Old But Gold

One of the most important responsibilities of our Syria team is protection of the most vulnerable displaced people – women, children, the elderly – and helping them stay safe in conflicts and disasters.

We constantly inquire: How safe do you feel? Who do you feel safe with, or not? Does fear or your lack of safety hinder your getting food and medicine? Does your safety depend on your gender? Or your age?

We want to make sure that individuals and communities are protected from harm and relieved of fear, that they have safe access to services, and that their rights as human...MORE

Redefining Food Aid in the 21st Century

Questscope was recently commended for being one of the top global organizations “redefining food aid in the 21st century” by Food Tank, a think-tank working for food system change.

An incredible recognition! Because our main focus is not food in emergencies – our main focus is always on people. But when people in emergencies need food, we move all kinds of things to get food to them.

Our strength is in relationships, in the trust we build. So when formal infrastructures crumble, like in...MORE

An Update from Damascus

When thousands of children and families finally left the Damascus suburb of Eastern Ghouta after enduring years of conflict – we were there.

We met people malnourished from years of deprivation, children who lost their moms and dads, and thousands more with deep emotional and physical wounds.

Providing refuge to these disoriented and fearful families was our first priority. Our first response was to organize a large transition shelter to host more than 12,000 people.

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A Plumber's Toolkit

Abu Munir lost a son in a bombing, and then lost his livelihood when he fled his home. He was forced to move into a single room with his wife and four surviving children. When they needed a bathroom or a kitchen, they relied on the kindness of their neighbors.

When our staff first met Abu Munir, he was still reeling from the death of his son. He cried more than he spoke, but eventually he opened up. He told us he had been a plumber before he was displaced.

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Finding Home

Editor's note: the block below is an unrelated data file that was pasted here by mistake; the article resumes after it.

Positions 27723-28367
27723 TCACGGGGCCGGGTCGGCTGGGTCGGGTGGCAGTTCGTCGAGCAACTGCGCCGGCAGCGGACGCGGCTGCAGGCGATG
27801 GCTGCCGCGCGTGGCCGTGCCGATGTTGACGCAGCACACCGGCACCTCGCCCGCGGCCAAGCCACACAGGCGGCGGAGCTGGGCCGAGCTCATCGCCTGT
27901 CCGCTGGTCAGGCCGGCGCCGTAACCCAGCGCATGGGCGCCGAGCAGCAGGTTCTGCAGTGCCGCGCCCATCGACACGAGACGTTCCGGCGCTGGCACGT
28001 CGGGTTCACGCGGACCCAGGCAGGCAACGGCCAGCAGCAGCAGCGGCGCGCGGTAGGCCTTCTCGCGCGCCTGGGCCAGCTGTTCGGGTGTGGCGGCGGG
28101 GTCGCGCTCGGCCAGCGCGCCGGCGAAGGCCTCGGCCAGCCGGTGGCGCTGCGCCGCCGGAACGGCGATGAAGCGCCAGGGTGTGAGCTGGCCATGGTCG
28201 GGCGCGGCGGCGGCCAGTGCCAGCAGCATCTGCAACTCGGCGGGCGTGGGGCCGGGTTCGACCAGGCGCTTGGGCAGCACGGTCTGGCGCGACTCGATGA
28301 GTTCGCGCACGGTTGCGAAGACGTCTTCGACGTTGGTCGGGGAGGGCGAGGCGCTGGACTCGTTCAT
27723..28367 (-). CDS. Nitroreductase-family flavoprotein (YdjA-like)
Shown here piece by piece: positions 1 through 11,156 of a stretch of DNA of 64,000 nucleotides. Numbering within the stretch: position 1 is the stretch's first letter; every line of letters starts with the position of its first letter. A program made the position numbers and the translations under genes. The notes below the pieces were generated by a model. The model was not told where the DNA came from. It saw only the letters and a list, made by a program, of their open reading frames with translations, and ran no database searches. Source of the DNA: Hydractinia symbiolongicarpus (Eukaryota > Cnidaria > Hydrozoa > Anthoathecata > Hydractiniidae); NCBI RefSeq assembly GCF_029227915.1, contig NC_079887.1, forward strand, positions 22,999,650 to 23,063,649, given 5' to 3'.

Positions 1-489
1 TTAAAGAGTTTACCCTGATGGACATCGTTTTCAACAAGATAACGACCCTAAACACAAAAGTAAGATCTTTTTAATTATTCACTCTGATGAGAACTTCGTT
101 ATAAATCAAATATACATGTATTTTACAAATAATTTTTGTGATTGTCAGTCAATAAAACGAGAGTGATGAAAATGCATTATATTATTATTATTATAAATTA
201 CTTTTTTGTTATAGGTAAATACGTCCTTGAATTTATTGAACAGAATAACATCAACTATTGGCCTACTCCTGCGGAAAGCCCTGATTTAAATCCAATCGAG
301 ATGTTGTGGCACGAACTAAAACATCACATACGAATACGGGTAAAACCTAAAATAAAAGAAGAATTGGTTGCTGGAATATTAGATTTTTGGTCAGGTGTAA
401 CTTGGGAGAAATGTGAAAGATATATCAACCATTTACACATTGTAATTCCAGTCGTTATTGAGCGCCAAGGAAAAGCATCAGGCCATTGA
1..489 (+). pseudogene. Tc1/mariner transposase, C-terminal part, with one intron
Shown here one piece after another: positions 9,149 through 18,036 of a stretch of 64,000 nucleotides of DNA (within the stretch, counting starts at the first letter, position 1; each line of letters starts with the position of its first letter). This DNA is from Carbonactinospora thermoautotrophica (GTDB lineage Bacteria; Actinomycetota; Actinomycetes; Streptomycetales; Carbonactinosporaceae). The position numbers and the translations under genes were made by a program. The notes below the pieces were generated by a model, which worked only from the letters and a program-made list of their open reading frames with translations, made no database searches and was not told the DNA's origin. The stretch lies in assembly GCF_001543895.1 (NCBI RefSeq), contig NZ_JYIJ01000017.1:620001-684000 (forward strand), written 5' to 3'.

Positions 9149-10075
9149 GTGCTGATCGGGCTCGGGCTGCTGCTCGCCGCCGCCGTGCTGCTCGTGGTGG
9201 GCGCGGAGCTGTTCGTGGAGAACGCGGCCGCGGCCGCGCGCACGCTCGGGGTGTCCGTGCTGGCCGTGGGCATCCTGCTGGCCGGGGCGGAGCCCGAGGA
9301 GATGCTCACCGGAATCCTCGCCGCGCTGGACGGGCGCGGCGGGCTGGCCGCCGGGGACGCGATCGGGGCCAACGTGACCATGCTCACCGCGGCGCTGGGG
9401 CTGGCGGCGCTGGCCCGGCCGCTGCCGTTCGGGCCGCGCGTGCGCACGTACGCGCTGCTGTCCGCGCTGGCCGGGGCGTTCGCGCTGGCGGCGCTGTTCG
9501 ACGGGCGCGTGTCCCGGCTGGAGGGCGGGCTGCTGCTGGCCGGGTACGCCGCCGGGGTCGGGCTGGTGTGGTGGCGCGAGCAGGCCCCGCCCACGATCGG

The war in Syria is now in its seventh year. Legions of people have had to flee in order to survive. Thousands of families have been forced to leave behind everything they’ve known.

They've lost the houses and neighborhoods they called home. More devastating, they've lost the people and communities they also called home. Those who survive find themselves caught in a cycle of unrest and uncertainty. 69% of Syrians inside Syria are living in extreme poverty. 

We're working every day to help those displaced by violence and persecution...MORE

Finding Refuge at Midnight

Last week – just after midnight – 1,500 people finally found refuge after surviving more than two years of siege. 

They traveled for days in crowded buses after they left their besieged villages. They survived a suicide bombing attack. And they arrived at our collective shelters in the middle of the night - women and children - physically and emotionally exhausted. They kept moving in hope they would find safety at the end of that journey.  

And when they arrived, our Syria team was there – ready and able to provide shelter and assistance.

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Update: Emergency Response in Syria

Overview

In late December, we sent out an urgent request for help evacuating families from Aleppo and the surrounding villages. After the front lines collapsed and the fighting ended, nearly 100,000 people were on the move from places that had been bombed and shelled. 

In the villages of Al-Foua’a and Driya, thousands of women and children were evacuated to safety in Homs after living under siege for nearly three years. 

They left with nothing and needed everything. You answered our call for help and raised almost $100,000 ‒ twice our...MORE

Humanitarian Crisis Update for Aleppo

100,000 people on the move away from places they have been bombed and shelled. A city of four million shattered, ruined, devastated – in the mid of winter.

Roy Moussalli and his team are there with them. Yesterday, they started receiving 2,500 sick, wounded and/or disabled displaced persons in an area near Homs, Syria. These individuals have just been rescued from a three-year siege of their two villages in an area around Aleppo. For three years, the only food they could get was parachuted in to them. No medical...MORE

Peace Trip in Homs

My name is Hatim Hamroush. My beautiful wife and I live in Homs, Syria with our three wonderful children. I lost the use of both of my legs some years ago and now move with a wheelchair, but I have never let my disability stop me. Instead it taught me strength and reminds me of all that I'm capable of overcoming.

I want to spread hope among people. I try to be the hand that reaches out to others who have also experienced pain and loss in order to help them stand. I show them that if I can overcome obstacles – anyone can.

In April, my friend invited me to join a cycling event...MORE

A Report from Aleppo

The once-beautiful city of Aleppo has been host to some of the most violent clashes in Syria, with fighting in and around the city intensifying over the past week. Food and water are scarce. Missiles are falling on neighborhoods still full of families and children. And shelters are becoming oppressively crowded as more people are forced to move in search of safety.   

Our team is there with them. Through our network of partner organizations, we have hundreds of staff and volunteers in Aleppo.

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